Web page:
Sunday, May 24, 2015

Memorial Day visit to Annie’s Annuals

This weekend is Memorial Day weekend in the U.S., one of only a few 3-day weekends we have. Badly in need of a nursery fix, I decided to head to Annie’s Annuals in Richmond, CA on Saturday. My mother-in-law was my shopping companion. Davis was bright and sunny when we left, but Richmond (some 50 miles away) was gray and overcast when we arrived. I was thrilled since overcast skies make for better photography.

I was surprised by the number of cars in Annie’s lot—we had to park quite a ways away. It turned out a huge crowd had shown up for a talk on gardening during the drought at 11 a.m. Normally I would have loved to hear what the speaker, garden designer Kate Frey, had to say but my mother-in-law and I decided to get our shopping done while the nursery was virtually empty. A 15% off sale on all plants was an extra incentive to load up the cart.

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I brought my wife’s compact point-and-shoot camera and took a lot of snaps as I wandered through the nursery. I’ve been to Annie’s quite a few times but every time I go I see new plants. Everything Annie’s sells seems to be interesting in its own right; I can’t think of a better antidote to the run-of-the-mill nurseries and garden centers that seem to dominate the retail landscape.

With very few exceptions, all plants are in 4-inch containers and propagated right at the nursery. And as you can see from the sign below, no neonictonoids are used.

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Come along as I wander through the nursery in a fairly haphazard fashion. Annie’s occupies 2½ acres, so there’s a lot to see.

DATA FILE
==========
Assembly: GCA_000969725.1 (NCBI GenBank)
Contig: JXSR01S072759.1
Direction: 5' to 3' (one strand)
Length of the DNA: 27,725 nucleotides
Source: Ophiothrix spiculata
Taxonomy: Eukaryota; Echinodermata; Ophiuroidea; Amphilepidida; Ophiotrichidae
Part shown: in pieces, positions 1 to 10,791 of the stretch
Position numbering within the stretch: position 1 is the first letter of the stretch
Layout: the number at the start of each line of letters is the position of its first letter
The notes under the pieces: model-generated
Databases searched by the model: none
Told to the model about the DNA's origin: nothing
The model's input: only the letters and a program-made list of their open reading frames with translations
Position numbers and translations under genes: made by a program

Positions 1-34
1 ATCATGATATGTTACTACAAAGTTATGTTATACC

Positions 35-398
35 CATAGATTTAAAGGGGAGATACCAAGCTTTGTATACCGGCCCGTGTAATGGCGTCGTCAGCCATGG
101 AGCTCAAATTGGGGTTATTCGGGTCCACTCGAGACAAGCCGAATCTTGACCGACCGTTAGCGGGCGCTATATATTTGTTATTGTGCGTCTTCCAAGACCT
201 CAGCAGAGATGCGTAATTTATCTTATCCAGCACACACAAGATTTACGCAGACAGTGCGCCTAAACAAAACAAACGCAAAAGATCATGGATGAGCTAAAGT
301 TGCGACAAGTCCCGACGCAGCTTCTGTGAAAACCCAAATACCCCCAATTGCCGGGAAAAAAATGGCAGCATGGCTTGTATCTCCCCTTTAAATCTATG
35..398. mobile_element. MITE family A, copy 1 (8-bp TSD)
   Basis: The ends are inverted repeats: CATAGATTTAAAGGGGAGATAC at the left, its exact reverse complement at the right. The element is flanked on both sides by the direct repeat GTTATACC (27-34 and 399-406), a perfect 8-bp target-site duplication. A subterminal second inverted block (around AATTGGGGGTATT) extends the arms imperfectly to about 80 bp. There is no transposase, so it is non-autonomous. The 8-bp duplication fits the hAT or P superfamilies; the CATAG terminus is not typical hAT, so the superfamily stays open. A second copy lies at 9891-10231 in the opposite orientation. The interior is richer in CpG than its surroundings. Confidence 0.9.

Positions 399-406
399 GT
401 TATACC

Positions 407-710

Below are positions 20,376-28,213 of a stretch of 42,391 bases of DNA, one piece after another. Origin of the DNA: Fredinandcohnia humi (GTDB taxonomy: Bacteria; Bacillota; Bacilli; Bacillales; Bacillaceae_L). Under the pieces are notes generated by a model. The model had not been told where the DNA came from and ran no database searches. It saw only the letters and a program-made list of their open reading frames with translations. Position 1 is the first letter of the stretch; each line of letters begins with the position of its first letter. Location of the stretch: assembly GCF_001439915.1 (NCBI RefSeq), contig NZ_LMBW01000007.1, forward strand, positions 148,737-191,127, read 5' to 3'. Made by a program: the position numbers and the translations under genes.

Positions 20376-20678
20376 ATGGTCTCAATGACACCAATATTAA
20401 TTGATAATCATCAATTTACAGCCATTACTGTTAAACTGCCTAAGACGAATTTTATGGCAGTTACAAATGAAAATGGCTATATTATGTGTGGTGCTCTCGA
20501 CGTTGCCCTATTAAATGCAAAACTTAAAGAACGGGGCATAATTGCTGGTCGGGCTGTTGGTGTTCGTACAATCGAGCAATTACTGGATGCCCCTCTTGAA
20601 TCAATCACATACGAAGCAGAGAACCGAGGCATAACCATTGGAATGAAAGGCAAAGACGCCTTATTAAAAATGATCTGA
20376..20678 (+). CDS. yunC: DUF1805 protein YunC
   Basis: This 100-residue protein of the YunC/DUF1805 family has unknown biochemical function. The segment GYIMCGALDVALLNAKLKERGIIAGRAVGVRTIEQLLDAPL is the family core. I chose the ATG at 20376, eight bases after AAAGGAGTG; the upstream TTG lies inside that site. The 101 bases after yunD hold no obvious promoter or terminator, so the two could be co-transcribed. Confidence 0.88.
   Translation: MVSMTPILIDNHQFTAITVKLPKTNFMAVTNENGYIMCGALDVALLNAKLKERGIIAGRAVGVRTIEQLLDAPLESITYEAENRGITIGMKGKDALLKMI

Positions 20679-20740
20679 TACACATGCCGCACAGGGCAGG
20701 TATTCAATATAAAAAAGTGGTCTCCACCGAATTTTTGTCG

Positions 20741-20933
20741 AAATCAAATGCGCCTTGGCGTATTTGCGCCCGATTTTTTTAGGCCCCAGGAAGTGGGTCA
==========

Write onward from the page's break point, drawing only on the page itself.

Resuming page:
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This shrub near the cashier’s trailer stopped me dead in my tracks. It reminded me of a leucadendron, but it didn’t look like any leucadendron I’d ever seen.

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I was looking for a sign but couldn’t find one (classic “can’t see the forest for the trees” syndrome, as it turned out). All I could think of was, “I have to have this.” And why had I never seen it before?

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Wherever I looked, there was a riot of color. While I’d never choose many of these plants for my own garden, seeing them in all their floriferous glory opened the endorphin floodgates in my brain.

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Catalina island live-forever (Dudleya hassei)

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Acacia cognata ‘Cousin Itt’. I can’t wait for my three plants to turn into this.

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Octopus agave (Agave vilmoriniana)

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In case you were wondering what the purple-leaved succulent is in the photos above, it’s Echeveria diffractens. I bought one in hopes it will multiply quickly and copiously.